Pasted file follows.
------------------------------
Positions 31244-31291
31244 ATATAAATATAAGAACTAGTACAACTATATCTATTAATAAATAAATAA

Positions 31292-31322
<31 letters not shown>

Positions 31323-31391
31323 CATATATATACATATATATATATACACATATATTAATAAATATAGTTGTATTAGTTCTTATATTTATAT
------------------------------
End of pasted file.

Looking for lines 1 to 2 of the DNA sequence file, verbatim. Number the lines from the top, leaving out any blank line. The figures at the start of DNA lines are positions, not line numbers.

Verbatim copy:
Positions 31244-31291
31244 ATATAAATATAAGAACTAGTACAACTATATCTATTAATAAATAAATAA